Babies' First Garments Give Comfort

By Paddey, Patricia L. | Anglican Journal, April 2004 | Go to article overview

Babies' First Garments Give Comfort


Paddey, Patricia L., Anglican Journal


Mississauga, Ont.

TINY RIBBON rosettes, intricately embroidered stitches, seed pearls and gossamer fabrics; these are the raw materials of a group of local women who call themselves Threads of Love.

A more apt name could not have been chosen. For such delicate resources, when combined with the group's talent and devotion, are transformed into beautiful, miniature garments.

What the women fashion with their careful stitches are infant burial gowns and blankets, preemie day gowns, bonnets, booties and "lovie dolls." But what they actually create is comfort and hope for families in crisis.

One afternoon each month, the dozen or so women who make up Threads of Love meet at the Church of St. Luke in Missisauga, Ont., to work. There is a sense of something almost sacred about the garments they make in purest white, palest pink or delicate blue. The smallest of the gowns, measuring no more than six inches in length, could be used to dress a tiny doll, booties would fit a small finger, knitted bonnets a small orange.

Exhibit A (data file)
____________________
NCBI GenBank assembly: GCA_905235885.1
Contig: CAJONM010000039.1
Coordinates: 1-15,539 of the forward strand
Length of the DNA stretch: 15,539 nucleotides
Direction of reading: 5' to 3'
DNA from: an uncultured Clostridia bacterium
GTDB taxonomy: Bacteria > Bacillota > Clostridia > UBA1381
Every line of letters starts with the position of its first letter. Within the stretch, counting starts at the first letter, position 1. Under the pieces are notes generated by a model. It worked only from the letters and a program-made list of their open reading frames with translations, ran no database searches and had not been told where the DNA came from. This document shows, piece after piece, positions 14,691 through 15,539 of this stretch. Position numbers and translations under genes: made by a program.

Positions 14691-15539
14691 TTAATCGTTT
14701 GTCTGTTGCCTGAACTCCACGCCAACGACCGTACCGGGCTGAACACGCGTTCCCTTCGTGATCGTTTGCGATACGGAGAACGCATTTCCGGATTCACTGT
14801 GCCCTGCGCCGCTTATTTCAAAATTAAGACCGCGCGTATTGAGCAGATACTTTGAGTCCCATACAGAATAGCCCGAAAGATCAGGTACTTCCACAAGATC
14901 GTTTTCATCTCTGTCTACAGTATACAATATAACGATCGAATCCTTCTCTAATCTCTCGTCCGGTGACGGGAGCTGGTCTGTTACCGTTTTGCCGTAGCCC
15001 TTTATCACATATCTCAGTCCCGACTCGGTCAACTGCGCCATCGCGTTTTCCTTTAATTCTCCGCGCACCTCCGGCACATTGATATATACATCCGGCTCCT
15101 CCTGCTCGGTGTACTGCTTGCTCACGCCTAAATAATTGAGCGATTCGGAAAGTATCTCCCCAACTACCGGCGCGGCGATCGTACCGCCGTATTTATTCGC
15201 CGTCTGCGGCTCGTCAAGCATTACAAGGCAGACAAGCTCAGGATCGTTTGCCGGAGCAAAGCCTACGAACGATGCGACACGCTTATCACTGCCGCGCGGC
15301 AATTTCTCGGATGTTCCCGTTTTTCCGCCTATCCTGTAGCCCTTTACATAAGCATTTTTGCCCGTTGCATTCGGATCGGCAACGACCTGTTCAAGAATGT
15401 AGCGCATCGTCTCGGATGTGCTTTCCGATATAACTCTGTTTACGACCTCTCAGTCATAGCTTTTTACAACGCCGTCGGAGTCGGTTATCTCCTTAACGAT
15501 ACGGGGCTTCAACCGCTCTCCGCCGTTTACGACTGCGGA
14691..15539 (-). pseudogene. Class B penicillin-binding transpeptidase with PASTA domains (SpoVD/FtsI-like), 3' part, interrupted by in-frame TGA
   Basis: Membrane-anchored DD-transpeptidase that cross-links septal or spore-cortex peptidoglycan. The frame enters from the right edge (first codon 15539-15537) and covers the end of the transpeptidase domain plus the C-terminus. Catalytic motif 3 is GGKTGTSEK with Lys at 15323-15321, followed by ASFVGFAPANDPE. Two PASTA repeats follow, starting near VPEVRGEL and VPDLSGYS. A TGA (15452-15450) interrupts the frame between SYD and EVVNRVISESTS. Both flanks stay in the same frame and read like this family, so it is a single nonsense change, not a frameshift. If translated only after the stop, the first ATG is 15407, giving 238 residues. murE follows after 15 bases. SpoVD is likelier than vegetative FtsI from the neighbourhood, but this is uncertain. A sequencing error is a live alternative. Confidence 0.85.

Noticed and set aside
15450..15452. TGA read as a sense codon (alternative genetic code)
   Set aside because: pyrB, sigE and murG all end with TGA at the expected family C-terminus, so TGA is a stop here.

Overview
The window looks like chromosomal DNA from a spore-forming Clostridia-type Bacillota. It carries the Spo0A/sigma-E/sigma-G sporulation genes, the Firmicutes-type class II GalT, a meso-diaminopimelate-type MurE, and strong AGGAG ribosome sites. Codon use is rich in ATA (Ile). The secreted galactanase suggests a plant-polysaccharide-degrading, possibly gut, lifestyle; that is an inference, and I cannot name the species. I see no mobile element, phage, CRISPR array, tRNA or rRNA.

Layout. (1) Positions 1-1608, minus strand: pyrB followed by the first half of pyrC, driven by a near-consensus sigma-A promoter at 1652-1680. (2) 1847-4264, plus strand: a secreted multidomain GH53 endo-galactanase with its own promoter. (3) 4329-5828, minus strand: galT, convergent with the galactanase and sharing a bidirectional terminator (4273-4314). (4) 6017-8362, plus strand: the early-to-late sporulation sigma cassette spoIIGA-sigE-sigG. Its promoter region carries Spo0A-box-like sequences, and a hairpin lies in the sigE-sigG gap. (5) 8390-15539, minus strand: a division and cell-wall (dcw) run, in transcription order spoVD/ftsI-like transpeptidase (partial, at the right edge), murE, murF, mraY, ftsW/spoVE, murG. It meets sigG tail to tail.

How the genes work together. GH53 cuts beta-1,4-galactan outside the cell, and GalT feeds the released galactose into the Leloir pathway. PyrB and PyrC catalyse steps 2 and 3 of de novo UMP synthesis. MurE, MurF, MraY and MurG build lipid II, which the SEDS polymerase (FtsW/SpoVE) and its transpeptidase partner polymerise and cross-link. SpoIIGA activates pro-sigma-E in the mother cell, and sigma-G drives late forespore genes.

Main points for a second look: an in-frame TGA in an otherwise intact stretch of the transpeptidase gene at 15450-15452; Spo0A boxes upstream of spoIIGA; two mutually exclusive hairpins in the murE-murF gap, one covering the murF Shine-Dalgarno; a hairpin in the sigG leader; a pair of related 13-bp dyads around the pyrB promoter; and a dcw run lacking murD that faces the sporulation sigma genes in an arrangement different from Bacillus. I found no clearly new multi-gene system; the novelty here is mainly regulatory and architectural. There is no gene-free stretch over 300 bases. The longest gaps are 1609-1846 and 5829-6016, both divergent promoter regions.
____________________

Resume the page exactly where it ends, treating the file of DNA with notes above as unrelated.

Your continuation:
Lovie dolls, crafted from toddler socks, are designed to be worn next to a mother's skin to pick up her scent, and then placed in an incubator to comfort a struggling newborn.

"It's really a labour of love, doing this," said Mary O'Connor, founder of the recently formed group. Theirs is Canada's first chapter of an organization that began 10 years ago in Louisiana.

"We have nine different sizes of burial gowns, from newborn right down to 14 weeks gestation," she said. …

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